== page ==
Strategy and Implementation Summary
The home offices in Tintown are an important growing market segment. Nationally, there are approximately 30 million home offices, and the number is growing at 10% per year. Our estimate in this plan for the home offices in our market service area is based on an analysis published four months ago in the local newspaper.
Home offices include several types. The most important, for our plan’s focus, are the home offices that are the only offices of real businesses, from which people make their primary living. These are likely to be professional services such as graphic artists, writers, and consultants, some accountants and the occasional lawyer, doctor, or dentist. There are also part-time home offices with people who are employed during the day but work at home at night, people who work at home to provide themselves with a part-time income, or people who maintain home offices relating to their hobbies; we will not be focusing on this segment.
Small business within our market includes virtually any business with a retail, office, professional, or industrial location outside of someone’s home, and fewer than 30 employees. We estimate 45,000 such businesses in our market area.
The 30-employee cutoff is arbitrary. We find that the larger companies turn to other vendors, but we can sell to departments of larger companies, and we shouldn’t be giving up leads when we get them.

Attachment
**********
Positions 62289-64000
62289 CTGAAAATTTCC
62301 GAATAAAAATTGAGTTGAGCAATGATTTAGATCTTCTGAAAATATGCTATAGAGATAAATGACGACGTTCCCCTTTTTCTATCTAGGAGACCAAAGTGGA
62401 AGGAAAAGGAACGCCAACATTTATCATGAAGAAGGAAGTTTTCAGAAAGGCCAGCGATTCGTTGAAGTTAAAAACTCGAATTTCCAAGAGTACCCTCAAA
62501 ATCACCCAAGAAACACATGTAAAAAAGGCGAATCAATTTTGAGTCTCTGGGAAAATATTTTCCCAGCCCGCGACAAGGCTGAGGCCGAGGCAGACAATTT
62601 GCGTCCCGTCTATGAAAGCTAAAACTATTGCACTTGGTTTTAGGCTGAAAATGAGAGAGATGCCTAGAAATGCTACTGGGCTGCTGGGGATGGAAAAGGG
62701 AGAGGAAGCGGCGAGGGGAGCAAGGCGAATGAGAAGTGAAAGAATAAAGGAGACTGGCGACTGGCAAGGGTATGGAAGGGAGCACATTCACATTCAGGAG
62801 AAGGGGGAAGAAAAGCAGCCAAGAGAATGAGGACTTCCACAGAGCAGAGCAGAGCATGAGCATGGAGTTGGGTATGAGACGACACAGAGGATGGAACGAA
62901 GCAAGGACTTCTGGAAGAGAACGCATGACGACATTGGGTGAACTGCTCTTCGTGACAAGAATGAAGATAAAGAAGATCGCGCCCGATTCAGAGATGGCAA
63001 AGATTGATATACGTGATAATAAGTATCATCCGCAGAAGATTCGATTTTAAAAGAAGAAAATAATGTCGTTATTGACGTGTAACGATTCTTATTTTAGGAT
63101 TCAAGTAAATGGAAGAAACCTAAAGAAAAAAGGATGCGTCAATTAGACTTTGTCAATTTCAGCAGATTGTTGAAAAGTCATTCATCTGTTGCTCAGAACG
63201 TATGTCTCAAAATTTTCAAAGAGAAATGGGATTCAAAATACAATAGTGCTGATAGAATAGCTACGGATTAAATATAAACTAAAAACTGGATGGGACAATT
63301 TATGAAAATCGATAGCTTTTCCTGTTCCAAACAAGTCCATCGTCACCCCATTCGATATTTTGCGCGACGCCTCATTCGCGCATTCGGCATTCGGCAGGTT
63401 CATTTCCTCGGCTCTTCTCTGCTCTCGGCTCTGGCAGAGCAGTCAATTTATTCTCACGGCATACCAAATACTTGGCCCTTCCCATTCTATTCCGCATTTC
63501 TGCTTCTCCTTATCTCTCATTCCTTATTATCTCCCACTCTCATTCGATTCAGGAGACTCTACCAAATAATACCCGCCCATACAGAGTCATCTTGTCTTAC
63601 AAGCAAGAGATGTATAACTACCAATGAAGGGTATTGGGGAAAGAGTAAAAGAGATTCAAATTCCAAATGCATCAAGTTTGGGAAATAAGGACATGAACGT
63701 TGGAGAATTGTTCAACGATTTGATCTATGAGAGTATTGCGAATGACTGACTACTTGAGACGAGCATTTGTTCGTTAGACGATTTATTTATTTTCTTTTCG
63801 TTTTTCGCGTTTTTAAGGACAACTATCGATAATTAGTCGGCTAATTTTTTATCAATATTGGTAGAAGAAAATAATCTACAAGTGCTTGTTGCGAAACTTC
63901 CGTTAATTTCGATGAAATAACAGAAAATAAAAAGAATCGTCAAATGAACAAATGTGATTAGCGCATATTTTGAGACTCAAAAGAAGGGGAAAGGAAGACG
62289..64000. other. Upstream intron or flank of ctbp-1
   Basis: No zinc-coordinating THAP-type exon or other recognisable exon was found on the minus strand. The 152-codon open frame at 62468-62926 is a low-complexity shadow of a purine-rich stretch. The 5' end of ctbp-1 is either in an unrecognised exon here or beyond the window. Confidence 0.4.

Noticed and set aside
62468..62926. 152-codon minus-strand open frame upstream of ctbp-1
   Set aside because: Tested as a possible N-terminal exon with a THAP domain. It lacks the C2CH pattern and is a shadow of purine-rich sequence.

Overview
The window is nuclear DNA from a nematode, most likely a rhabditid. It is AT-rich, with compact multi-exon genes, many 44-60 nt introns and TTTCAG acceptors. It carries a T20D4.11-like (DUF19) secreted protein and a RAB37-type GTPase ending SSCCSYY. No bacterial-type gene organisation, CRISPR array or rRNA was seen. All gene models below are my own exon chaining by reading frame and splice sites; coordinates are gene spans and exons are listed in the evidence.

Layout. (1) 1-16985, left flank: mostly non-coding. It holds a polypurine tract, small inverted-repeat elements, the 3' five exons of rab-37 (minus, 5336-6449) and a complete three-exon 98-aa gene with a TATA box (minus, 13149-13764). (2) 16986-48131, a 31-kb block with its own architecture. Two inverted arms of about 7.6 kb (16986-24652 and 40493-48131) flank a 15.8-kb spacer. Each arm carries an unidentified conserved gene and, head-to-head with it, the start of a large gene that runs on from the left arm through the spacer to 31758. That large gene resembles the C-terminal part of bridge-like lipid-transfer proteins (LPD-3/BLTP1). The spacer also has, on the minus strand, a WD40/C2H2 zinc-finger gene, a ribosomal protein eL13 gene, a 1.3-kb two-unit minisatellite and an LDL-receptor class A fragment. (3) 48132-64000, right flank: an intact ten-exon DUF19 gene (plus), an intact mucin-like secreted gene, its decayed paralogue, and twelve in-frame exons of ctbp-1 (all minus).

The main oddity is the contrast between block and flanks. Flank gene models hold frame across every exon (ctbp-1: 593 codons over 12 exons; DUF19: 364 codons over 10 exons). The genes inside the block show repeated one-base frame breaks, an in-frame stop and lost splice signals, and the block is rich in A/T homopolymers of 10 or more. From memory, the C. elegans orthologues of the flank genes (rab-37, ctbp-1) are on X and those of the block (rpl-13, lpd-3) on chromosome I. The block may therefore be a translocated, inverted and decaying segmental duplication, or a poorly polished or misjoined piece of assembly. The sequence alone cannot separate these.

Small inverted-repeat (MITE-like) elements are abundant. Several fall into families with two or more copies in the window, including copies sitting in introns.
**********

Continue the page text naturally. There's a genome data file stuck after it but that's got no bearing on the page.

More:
5.1 Strategy Pyramid
For placing emphasis on service and support, our main tactics are networking expertise, excellent training, and developing our own proprietary software/network administrative system. Our specific programs for networking include mailers and internal training. Specific programs for training include direct mail promotion, and train-the-trainers programs. For developing our own proprietary systems, our programs are company direct mail marketing, and working with VARs.
Our second strategy is emphasizing relationships. The tactics are marketing the company (instead of the products), more regular contacts with the customer, and increasing sales per customer. Programs for marketing the company include new sales literature, revised ad strategy, and direct mail. Programs for more regular contacts include call-backs after installation, direct mail, and sales management. Programs for increasing sales per customer include upgrade mailings and sales training.
5.2 Value Proposition